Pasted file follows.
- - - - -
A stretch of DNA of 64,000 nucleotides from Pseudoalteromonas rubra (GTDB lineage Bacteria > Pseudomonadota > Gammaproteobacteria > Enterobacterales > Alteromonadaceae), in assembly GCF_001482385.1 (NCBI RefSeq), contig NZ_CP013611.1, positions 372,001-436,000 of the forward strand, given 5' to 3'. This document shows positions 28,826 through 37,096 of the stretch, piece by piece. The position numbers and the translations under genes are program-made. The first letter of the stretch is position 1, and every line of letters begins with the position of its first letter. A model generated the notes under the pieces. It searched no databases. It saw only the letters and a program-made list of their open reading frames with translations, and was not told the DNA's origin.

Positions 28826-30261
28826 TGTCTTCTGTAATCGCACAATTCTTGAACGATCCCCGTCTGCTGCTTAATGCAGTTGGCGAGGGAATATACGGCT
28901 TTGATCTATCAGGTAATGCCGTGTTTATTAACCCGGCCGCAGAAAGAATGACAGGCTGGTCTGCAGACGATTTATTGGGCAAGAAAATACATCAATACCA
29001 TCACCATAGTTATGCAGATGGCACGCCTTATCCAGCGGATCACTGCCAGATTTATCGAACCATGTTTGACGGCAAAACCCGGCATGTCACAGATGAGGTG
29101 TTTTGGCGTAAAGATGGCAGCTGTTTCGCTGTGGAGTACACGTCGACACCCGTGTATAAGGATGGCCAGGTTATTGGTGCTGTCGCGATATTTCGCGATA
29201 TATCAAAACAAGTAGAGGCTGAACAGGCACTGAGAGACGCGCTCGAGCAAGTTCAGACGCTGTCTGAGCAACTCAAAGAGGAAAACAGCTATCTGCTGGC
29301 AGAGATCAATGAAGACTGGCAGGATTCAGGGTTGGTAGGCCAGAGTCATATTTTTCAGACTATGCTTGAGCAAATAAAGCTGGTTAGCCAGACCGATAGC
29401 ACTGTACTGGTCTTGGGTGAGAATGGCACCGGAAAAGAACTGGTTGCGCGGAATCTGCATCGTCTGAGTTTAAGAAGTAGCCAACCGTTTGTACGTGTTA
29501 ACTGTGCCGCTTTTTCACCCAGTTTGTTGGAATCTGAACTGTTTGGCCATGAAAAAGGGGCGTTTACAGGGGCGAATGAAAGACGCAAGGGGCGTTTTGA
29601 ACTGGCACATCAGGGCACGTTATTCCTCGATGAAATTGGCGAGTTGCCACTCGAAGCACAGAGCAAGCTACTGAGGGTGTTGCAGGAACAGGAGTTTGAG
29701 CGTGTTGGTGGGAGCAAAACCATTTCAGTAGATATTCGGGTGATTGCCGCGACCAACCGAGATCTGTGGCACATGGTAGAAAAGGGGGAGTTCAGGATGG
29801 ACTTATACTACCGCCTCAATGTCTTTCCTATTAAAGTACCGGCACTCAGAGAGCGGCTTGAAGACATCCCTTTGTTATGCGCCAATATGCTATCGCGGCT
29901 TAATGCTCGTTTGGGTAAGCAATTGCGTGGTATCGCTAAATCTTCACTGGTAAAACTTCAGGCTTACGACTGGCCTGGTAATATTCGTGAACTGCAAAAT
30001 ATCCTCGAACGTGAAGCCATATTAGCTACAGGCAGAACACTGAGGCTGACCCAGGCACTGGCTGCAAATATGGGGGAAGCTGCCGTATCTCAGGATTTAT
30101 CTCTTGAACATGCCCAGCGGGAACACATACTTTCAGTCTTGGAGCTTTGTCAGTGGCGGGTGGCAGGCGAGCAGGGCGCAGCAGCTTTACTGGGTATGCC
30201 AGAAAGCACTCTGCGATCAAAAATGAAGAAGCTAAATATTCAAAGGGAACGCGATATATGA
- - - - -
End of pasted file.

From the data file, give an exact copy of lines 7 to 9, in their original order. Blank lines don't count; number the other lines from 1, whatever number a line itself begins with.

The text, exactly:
29201 TATCAAAACAAGTAGAGGCTGAACAGGCACTGAGAGACGCGCTCGAGCAAGTTCAGACGCTGTCTGAGCAACTCAAAGAGGAAAACAGCTATCTGCTGGC
29301 AGAGATCAATGAAGACTGGCAGGATTCAGGGTTGGTAGGCCAGAGTCATATTTTTCAGACTATGCTTGAGCAAATAAAGCTGGTTAGCCAGACCGATAGC
29401 ACTGTACTGGTCTTGGGTGAGAATGGCACCGGAAAAGAACTGGTTGCGCGGAATCTGCATCGTCTGAGTTTAAGAAGTAGCCAACCGTTTGTACGTGTTA